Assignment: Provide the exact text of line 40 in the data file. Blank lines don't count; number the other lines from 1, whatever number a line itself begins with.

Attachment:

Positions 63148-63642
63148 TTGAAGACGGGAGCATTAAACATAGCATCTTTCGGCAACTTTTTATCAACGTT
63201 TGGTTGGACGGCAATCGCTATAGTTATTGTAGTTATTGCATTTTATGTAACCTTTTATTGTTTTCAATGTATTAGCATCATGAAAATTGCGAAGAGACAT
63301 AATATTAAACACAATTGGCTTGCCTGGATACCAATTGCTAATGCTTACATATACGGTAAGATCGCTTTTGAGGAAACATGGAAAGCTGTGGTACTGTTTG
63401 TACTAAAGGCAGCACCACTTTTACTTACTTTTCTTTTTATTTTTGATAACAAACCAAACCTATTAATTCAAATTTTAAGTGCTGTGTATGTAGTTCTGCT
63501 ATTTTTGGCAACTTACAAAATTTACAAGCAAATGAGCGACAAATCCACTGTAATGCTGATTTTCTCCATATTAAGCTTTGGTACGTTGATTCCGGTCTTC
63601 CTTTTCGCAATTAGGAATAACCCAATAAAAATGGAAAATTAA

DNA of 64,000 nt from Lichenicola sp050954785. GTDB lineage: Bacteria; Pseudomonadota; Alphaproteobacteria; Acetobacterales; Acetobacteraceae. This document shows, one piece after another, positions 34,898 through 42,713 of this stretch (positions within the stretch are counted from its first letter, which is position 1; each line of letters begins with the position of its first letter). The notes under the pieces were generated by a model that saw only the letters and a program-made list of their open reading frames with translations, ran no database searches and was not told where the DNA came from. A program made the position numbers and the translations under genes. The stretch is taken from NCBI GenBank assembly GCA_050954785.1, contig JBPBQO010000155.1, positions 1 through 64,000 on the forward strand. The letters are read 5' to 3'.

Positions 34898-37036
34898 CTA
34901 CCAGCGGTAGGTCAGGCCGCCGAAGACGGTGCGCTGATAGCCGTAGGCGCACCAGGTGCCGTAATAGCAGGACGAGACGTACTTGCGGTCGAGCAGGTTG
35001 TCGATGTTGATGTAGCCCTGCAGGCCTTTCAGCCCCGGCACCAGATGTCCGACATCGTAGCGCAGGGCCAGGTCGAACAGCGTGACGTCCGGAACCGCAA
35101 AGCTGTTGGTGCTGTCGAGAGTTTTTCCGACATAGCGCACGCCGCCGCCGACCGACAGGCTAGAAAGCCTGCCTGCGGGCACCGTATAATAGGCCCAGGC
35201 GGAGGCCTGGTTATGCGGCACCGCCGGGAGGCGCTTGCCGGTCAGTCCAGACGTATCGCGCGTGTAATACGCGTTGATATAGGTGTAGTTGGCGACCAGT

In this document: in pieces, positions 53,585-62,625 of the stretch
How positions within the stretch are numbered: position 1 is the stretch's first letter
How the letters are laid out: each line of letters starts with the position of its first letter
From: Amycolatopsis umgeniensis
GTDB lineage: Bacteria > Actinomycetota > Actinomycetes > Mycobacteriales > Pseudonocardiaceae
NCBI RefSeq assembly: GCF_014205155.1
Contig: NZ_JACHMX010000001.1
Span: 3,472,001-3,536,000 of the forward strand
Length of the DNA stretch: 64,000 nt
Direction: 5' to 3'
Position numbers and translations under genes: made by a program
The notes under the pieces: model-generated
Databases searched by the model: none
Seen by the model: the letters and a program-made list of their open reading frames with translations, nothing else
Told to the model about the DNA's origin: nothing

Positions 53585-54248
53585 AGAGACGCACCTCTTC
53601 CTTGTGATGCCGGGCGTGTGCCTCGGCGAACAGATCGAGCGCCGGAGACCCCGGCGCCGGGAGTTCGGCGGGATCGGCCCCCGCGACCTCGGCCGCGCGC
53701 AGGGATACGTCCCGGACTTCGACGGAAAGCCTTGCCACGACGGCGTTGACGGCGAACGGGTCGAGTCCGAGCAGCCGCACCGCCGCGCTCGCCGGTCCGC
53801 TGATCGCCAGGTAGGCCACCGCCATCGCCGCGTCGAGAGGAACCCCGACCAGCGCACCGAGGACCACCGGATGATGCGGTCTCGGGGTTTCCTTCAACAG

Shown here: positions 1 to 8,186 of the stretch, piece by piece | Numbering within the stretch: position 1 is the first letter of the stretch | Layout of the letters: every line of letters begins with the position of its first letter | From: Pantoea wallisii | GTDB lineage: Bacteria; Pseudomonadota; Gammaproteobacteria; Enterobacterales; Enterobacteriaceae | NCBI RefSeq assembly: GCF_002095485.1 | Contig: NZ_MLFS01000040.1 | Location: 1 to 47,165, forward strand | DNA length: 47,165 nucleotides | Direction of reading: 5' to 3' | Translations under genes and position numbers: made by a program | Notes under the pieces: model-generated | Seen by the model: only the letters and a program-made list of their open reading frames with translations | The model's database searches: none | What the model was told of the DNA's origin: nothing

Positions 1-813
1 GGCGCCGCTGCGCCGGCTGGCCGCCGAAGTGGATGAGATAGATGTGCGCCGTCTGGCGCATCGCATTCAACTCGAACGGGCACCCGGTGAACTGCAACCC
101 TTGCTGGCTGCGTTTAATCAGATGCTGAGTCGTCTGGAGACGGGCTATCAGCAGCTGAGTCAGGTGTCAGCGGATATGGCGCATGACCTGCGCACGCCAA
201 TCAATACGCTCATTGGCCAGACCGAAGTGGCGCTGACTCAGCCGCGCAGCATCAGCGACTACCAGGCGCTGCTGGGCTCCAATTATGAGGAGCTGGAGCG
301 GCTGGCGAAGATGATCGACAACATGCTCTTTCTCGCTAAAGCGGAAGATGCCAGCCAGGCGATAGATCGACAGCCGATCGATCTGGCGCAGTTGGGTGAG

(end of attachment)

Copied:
301 GCTGGCGAAGATGATCGACAACATGCTCTTTCTCGCTAAAGCGGAAGATGCCAGCCAGGCGATAGATCGACAGCCGATCGATCTGGCGCAGTTGGGTGAG